FIV infects and destroys lymphocytes, which are important white blood cells that help your cat fight infection. Without lymphocytes, your cat’s immune system becomes suppressed.

FIV is most commonly transmitted through bite wounds among cats. Due to their aggressive territorial behavior, non-neutered male cats are most commonly infected. Any cat that is bitten by another cat is at risk of contracting FIV. Casual contact, such as social grooming and sharing litter boxes and food bowls, does not appear to be a source of transmission. FIV is rarely spread from an infected mother cat to her kittens or through sexual contact.

Three Stages of FIV Infection

Within four to six weeks after exposure, your cat’s lymph nodes will become enlarged – a development often accompanied by fever. Although the lymph nodes may remain enlarged for two to nine months, these early symptoms of FIV generally go unnoticed.

During the second stage, enlarged lymph nodes and fever disappear, and your cat may enter a long period of latency. This period may last several years and few (if any) clinical signs are observed. Other infected cats may slowly and progressively deteriorate, or experience recurrent illness mixed with periods of relative good health.

The last stage is the chronic or terminal phase of the infection. Secondary infections are common and may last months or years. More than 50% of infected cats have gum infections (gingivitis) and/or mouth infections (stomatitis). Skin, bladder and respiratory infections are also very common. Other symptoms include poor coat, fever, weight loss, seizures and behavioral changes. Due to the vague and generalized symptoms of FIV, your veterinarian may test your cat when he / she is ill in order to rule out this disease.

Diagnosis, Vaccination and Treatment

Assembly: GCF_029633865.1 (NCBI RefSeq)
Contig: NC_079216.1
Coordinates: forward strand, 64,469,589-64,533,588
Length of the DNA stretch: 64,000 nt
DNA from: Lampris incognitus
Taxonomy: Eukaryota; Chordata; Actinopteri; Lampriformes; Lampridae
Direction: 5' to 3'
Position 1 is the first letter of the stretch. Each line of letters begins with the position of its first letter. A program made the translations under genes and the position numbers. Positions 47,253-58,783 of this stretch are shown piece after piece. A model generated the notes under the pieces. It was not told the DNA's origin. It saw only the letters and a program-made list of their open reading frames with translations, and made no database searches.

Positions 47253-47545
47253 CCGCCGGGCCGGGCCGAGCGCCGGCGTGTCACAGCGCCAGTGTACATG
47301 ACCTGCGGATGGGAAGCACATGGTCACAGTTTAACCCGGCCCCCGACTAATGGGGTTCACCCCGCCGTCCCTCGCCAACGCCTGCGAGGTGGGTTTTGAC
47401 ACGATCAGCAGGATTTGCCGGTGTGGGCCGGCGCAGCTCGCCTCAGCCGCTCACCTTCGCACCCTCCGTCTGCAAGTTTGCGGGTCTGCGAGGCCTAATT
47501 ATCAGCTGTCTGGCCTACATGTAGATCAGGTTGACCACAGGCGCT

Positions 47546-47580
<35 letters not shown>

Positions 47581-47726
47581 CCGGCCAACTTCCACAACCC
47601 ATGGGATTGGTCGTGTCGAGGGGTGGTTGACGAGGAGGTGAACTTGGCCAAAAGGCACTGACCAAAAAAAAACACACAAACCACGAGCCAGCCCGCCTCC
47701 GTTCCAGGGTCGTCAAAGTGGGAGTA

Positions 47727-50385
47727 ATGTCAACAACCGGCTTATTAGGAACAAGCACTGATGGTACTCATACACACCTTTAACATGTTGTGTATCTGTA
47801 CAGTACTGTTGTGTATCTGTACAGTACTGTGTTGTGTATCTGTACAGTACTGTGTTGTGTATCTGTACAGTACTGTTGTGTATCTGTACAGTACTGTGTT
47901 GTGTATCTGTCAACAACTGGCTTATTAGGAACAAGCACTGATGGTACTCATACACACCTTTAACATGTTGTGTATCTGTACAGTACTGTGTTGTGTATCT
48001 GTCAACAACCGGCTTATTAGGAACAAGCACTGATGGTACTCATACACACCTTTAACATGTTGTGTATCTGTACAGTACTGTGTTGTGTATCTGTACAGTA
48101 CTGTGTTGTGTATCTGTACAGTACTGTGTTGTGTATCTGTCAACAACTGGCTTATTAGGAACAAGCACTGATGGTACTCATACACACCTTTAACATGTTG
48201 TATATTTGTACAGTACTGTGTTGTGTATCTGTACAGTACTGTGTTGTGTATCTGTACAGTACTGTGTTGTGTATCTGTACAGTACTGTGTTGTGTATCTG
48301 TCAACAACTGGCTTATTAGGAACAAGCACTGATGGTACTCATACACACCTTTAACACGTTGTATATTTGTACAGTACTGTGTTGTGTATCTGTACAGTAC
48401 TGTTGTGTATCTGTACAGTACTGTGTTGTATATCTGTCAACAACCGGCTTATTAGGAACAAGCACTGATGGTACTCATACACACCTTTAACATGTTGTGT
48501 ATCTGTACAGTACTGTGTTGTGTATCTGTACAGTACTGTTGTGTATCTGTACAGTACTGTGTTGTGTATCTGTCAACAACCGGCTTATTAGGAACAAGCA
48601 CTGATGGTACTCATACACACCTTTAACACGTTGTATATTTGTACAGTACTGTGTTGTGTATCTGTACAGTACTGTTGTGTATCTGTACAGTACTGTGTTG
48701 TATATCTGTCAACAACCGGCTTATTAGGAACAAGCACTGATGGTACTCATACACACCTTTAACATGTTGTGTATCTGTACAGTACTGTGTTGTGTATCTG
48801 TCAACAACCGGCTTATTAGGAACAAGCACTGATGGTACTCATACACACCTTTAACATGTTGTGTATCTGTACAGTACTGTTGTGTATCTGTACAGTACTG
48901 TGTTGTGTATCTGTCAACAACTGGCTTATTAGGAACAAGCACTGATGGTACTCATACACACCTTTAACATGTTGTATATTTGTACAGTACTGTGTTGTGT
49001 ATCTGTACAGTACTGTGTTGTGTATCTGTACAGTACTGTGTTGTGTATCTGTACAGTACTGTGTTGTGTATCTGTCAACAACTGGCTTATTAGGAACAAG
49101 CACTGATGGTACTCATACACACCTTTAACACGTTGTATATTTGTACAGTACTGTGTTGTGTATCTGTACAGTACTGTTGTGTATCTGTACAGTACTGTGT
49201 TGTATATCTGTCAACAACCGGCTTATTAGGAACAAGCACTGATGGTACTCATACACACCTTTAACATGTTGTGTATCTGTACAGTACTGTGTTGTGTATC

The diagnosis of FIV is made by your veterinarian. Your cat’s history, the presence of clinical symptoms, and the results of a specific blood test are instrumental in diagnosing the disease.

If your cat is diagnosed with FIV, any other cats in your household should also be tested. All FIV-positive cats should be kept indoors to prevent the spread of infection and reduce their exposure to secondary infections. Cats in the terminal stages of the disease can shed large quantities of the virus in their saliva and can pose a greater threat to uninfected cats. To best monitor your cat’s health, we advise scheduling wellness appointments every six months. Although there is no specific treatment for FIV, your cat’s health and well-being can be prolonged by easing the secondary effects of the disease.

Currently there is a vaccine to help protect against FIV infection; however, there are several problems with it. Not all vaccinated cats are protected by the vaccine, so preventing exposure, even in vaccinated animals, remains important. Vaccination also interferes with FIV test results. Before deciding on vaccinating your cat, it is best to discuss the advantages and disadvantages with your veterinarian.

FIV-positive cats who receive proper medical care, live in a calm indoor home and are fed a nutritionally balanced diet can live many happy months or years before the disease reaches its final stage. For more information about FIV, or to make an appointment to have your cat tested, please call the veterinary hospital today.

Dog Breeds with the Shortest Lifespans

Choosing which breed of dog to share your home and life with is always an exciting process. You’ll weigh factors such as size, temperament, grooming needs, and activity level, but what about life span?

Larger animals in the wild tend to encounter fewer predators, and as such they usually live longer than smaller creatures. Man's best friend rarely has to worry about predators, either, but interestingly, larger dogs tend to have significant shorter life spans than smaller dogs. The smallest dog breeds, such as the Chihuahua, can keep their human caretakers company for 17 years or more, while the largest canines typically live only half as long – or less.